Purpose: The aim of this randomised single-blind, cross-over trial was to assess the effect of tongue cleansing on morning oral malodour in periodontally healthy subjects.
Materials and methods: Ten systemically healthy non-smoker subjects (6 males, 4 females), 24-38 years of age, completed two 4-day periods of oral hygiene cessation with a 7-day wash-out period. In one of these test periods, subjects were instructed to clean their tongues with a tongue scraper 2-3 times a day. Participants presented at least 20 teeth, without cavities, overhanging restorations/prostheses or periodontitis, and had no history of previous periodontal therapy or use of antibiotics in the 3 months prior to the study. Volatile sulphur compounds (VSC; Interscan Halimeter) and organoleptic scores were measured in exhaled mouth air once a day, early in the morning, by one examiner. Comparisons were performed using Wilcoxon's signed rank test and Friedman's test (alpha = 0.05).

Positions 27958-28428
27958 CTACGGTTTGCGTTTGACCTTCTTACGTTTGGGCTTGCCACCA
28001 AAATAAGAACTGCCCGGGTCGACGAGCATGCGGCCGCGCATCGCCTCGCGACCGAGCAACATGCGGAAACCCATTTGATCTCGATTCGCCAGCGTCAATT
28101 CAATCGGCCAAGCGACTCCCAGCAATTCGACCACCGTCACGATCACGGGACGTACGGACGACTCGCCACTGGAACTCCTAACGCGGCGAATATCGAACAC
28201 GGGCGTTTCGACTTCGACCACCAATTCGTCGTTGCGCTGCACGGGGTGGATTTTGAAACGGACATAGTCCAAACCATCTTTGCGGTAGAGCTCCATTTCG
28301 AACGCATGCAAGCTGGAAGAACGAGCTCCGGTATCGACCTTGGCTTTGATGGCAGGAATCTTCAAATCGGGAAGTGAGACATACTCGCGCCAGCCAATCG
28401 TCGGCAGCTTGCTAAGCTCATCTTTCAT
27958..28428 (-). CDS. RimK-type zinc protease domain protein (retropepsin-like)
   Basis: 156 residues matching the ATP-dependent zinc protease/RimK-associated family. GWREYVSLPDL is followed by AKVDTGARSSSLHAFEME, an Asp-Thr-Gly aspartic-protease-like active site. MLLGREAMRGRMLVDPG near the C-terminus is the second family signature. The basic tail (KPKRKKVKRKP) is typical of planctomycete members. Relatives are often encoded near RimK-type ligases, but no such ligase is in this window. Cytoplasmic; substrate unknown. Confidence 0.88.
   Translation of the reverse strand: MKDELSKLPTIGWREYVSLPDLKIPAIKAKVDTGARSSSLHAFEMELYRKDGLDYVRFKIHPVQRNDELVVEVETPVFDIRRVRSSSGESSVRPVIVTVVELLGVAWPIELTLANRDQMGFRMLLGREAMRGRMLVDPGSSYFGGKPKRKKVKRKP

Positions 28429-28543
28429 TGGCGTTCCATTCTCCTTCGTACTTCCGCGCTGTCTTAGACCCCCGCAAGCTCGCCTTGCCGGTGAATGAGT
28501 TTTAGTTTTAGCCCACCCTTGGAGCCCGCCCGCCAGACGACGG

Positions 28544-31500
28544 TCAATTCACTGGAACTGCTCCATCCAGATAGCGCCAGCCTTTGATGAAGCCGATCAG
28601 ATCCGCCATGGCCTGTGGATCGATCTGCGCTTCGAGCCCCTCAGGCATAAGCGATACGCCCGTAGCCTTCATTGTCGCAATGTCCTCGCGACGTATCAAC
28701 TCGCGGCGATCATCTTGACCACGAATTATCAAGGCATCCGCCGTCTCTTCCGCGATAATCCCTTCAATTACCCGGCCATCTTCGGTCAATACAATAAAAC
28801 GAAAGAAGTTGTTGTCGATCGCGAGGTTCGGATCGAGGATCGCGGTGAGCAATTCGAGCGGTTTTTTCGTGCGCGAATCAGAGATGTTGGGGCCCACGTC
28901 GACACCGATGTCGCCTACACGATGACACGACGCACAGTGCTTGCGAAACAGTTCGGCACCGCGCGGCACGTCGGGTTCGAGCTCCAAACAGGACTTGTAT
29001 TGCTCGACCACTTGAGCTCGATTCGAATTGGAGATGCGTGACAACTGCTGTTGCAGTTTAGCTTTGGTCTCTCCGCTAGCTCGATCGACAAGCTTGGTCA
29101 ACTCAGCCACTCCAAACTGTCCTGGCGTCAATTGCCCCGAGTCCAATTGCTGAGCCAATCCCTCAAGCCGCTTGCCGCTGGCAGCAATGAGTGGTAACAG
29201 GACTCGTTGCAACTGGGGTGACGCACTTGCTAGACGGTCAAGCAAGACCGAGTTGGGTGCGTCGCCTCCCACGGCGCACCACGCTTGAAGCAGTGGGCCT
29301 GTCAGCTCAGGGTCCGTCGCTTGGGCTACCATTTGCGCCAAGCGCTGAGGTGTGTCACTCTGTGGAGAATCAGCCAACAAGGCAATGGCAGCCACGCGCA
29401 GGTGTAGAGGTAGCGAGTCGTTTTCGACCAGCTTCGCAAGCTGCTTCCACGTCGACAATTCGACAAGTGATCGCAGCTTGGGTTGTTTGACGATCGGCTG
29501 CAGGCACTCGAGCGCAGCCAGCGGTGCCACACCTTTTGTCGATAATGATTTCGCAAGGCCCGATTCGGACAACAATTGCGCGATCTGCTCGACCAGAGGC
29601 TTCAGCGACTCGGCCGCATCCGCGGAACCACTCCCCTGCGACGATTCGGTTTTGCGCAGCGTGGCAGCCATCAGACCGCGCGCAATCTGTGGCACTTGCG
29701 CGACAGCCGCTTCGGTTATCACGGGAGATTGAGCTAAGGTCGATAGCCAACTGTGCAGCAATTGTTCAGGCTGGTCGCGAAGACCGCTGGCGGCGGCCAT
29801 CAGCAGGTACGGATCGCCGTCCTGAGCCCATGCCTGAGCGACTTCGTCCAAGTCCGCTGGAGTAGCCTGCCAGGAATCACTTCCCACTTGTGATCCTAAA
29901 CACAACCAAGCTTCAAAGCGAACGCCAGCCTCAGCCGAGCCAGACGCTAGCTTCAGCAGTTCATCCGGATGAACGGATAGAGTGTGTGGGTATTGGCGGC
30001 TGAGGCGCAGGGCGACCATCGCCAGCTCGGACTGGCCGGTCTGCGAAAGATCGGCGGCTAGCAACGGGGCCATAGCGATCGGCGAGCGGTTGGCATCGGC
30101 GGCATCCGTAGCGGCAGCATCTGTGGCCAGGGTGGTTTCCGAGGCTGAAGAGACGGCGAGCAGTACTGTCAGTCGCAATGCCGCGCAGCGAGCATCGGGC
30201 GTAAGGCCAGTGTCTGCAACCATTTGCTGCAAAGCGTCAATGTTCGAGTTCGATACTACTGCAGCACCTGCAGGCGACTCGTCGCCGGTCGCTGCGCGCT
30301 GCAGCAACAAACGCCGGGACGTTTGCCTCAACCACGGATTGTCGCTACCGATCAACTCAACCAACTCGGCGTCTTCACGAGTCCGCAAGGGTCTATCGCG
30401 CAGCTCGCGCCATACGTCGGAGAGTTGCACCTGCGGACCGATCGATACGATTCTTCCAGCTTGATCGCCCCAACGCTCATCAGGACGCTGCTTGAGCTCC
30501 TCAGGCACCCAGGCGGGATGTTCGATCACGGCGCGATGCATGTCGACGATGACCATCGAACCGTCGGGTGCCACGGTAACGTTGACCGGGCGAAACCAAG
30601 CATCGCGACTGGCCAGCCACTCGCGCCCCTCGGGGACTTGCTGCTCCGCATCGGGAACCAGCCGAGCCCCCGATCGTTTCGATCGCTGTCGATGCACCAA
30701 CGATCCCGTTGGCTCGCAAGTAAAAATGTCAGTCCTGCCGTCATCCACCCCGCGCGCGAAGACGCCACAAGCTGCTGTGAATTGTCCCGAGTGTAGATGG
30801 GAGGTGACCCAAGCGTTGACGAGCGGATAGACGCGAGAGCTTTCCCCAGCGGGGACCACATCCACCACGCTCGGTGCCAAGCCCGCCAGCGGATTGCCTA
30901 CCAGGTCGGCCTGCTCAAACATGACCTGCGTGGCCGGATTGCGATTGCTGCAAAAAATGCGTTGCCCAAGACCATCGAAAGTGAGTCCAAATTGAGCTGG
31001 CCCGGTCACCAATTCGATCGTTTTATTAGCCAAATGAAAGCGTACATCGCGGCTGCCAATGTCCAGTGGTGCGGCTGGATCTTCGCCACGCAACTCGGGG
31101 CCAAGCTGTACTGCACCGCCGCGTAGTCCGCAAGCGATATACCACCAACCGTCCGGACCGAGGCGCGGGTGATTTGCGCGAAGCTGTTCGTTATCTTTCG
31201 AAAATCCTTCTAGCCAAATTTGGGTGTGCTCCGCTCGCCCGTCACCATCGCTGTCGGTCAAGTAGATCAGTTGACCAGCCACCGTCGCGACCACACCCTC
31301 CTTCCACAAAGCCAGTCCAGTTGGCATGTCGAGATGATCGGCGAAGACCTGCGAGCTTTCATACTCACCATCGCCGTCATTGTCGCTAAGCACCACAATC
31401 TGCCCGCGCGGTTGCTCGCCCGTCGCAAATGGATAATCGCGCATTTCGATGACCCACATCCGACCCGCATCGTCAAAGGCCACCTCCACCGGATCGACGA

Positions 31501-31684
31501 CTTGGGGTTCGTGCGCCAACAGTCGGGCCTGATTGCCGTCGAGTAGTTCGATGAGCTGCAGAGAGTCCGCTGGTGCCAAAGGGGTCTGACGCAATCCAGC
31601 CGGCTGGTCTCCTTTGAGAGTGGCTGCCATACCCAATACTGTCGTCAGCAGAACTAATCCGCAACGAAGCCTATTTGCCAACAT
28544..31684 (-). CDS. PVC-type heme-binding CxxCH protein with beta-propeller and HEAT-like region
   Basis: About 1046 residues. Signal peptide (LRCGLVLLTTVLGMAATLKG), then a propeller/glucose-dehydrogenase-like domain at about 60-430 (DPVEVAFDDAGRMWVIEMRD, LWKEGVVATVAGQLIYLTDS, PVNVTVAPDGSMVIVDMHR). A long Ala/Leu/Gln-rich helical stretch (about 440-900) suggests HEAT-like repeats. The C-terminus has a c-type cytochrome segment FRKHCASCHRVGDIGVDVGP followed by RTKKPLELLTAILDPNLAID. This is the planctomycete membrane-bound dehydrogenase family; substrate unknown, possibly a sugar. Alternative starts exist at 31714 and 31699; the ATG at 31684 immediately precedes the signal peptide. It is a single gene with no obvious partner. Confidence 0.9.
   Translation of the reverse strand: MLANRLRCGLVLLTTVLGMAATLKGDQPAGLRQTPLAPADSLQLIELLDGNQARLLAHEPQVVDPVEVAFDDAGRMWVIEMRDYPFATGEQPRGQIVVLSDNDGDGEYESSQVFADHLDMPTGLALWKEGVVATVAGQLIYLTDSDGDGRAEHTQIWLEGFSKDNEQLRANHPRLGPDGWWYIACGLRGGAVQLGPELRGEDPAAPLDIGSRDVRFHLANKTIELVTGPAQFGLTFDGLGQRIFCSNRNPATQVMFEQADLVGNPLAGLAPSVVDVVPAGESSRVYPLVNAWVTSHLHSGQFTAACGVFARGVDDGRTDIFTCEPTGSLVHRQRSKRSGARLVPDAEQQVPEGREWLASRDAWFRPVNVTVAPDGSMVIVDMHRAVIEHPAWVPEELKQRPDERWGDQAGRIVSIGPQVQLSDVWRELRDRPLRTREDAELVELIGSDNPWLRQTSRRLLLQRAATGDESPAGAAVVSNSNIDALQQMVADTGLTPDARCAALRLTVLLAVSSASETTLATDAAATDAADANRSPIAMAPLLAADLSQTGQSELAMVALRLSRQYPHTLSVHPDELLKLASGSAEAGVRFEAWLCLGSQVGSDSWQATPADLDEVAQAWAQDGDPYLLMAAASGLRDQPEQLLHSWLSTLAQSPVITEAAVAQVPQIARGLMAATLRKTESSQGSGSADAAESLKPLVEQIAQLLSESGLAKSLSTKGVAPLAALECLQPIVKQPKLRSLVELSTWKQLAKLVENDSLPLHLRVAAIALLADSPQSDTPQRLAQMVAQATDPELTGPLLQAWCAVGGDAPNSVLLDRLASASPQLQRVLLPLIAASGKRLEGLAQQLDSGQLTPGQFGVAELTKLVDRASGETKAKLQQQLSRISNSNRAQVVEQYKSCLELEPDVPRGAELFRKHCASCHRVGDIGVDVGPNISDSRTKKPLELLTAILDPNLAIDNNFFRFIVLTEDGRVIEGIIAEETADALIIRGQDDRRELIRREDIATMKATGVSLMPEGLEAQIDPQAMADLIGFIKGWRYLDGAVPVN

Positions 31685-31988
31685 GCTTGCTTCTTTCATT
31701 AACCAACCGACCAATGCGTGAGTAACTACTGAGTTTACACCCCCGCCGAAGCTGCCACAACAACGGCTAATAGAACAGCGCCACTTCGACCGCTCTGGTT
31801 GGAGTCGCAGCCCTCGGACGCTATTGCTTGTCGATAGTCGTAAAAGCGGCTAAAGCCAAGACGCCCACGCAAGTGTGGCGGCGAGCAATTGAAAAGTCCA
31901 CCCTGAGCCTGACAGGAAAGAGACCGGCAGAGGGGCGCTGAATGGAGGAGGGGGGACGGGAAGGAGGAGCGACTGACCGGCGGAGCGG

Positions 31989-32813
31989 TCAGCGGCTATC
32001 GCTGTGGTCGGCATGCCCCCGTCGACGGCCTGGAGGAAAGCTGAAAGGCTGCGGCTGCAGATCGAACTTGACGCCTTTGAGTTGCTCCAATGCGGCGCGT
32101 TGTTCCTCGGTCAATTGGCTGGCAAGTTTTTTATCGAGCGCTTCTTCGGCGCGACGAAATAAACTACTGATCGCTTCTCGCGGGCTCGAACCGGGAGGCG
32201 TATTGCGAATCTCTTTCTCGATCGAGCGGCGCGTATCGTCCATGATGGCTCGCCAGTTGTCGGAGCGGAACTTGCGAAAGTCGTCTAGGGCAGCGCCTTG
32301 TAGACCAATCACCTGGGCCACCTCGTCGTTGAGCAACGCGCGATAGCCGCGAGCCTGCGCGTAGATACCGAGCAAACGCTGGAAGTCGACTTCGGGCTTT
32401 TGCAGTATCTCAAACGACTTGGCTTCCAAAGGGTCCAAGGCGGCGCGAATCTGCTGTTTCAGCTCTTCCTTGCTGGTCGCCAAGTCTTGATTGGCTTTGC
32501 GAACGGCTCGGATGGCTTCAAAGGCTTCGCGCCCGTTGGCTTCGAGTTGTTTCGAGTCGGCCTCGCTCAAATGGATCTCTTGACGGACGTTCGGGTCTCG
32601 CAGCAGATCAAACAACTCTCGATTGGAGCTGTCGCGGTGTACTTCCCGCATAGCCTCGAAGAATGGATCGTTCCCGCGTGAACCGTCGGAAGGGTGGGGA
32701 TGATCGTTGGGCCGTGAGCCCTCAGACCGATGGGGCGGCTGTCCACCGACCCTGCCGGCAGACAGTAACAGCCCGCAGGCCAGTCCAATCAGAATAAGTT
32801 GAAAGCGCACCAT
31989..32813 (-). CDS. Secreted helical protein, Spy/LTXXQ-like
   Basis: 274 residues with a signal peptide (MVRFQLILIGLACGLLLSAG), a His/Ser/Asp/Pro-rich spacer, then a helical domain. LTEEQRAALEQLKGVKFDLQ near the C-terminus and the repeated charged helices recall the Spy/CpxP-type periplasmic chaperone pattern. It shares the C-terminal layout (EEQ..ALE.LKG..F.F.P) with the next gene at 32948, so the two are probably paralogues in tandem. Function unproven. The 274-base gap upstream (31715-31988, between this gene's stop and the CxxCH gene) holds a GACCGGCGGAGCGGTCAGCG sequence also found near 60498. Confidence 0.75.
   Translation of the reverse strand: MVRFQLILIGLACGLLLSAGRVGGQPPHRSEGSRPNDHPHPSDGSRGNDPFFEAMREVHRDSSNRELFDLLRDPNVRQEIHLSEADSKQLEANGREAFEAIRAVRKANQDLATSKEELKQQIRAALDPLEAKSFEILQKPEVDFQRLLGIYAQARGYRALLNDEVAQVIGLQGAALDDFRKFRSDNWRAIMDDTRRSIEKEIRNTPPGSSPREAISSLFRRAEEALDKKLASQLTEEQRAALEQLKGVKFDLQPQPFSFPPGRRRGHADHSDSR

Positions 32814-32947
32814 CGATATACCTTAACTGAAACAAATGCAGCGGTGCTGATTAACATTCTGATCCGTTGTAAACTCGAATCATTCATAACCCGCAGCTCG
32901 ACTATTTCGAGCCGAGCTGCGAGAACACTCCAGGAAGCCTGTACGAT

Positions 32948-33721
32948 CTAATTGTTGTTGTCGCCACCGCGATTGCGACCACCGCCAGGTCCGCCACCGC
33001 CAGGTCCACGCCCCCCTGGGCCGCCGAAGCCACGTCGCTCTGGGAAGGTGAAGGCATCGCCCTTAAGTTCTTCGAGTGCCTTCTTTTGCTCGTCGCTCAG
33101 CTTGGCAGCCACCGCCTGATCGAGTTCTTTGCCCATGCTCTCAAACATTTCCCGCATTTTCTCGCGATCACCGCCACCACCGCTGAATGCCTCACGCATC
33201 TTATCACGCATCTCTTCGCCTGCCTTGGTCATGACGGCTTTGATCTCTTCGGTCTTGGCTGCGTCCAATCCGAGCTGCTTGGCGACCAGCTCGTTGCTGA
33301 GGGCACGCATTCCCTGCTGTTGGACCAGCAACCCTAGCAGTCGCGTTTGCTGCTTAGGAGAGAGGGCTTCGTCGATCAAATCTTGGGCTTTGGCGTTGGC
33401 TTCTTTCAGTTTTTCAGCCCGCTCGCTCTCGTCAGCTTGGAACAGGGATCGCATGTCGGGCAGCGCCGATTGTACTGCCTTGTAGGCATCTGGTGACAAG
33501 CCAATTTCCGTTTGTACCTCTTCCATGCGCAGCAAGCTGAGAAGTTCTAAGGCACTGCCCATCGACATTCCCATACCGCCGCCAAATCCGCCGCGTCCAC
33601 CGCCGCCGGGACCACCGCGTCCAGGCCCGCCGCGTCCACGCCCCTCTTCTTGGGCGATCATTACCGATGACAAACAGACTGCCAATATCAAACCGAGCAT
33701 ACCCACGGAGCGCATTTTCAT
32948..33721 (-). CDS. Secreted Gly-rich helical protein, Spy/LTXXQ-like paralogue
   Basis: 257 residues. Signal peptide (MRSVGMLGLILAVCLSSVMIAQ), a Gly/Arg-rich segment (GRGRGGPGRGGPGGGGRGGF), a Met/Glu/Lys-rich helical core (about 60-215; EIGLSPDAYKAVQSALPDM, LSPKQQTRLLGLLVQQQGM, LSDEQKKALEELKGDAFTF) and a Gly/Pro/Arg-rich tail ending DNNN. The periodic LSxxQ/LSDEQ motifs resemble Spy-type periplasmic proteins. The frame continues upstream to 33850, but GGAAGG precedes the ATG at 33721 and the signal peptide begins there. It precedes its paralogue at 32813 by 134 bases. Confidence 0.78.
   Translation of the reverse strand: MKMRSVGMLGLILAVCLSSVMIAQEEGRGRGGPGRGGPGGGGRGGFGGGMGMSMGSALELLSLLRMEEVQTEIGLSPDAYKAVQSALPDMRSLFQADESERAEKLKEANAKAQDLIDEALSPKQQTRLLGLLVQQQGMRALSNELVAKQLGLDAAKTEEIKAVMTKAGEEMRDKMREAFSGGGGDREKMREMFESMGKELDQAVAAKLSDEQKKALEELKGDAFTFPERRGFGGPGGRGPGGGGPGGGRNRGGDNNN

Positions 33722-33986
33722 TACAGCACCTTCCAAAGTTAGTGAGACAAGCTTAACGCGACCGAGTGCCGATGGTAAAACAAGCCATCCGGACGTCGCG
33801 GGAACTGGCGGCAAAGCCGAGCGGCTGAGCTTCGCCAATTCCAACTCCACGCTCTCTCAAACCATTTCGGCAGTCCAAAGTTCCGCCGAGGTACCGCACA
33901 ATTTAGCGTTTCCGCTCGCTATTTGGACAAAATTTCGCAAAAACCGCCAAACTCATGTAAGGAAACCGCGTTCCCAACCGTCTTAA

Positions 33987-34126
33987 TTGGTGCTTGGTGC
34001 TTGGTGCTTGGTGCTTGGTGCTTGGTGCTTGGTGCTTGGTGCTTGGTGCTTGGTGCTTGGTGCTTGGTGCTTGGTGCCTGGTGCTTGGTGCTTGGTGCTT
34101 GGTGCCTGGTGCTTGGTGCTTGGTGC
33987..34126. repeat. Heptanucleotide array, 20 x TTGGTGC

Results: VSC levels at baseline were 206.3 ppb (SD 139.8) and 191.4 ppb (SD 127.7) for periods of usage and non-usage of the scraper respectively (p > 0.05). VSC levels did not change significantly during the 4 days, independent of tongue cleansing (Friedman, p > 0.05). Only at day 3 did the use of the tongue scraper lead to a significantly lower level of VSC compared with controls (131.1 ppb and 199.3 ppb respectively). No significant differences in organoleptic scores were observed between groups at baseline. During the whole experimental period, there were also no significant changes in organoleptic scores when individuals used or did not use the tongue scraper.
Conclusion: Tongue cleansing with a scraper was unable to prevent morning oral malodour in the absence of tooth cleaning in periodontally healthy individuals.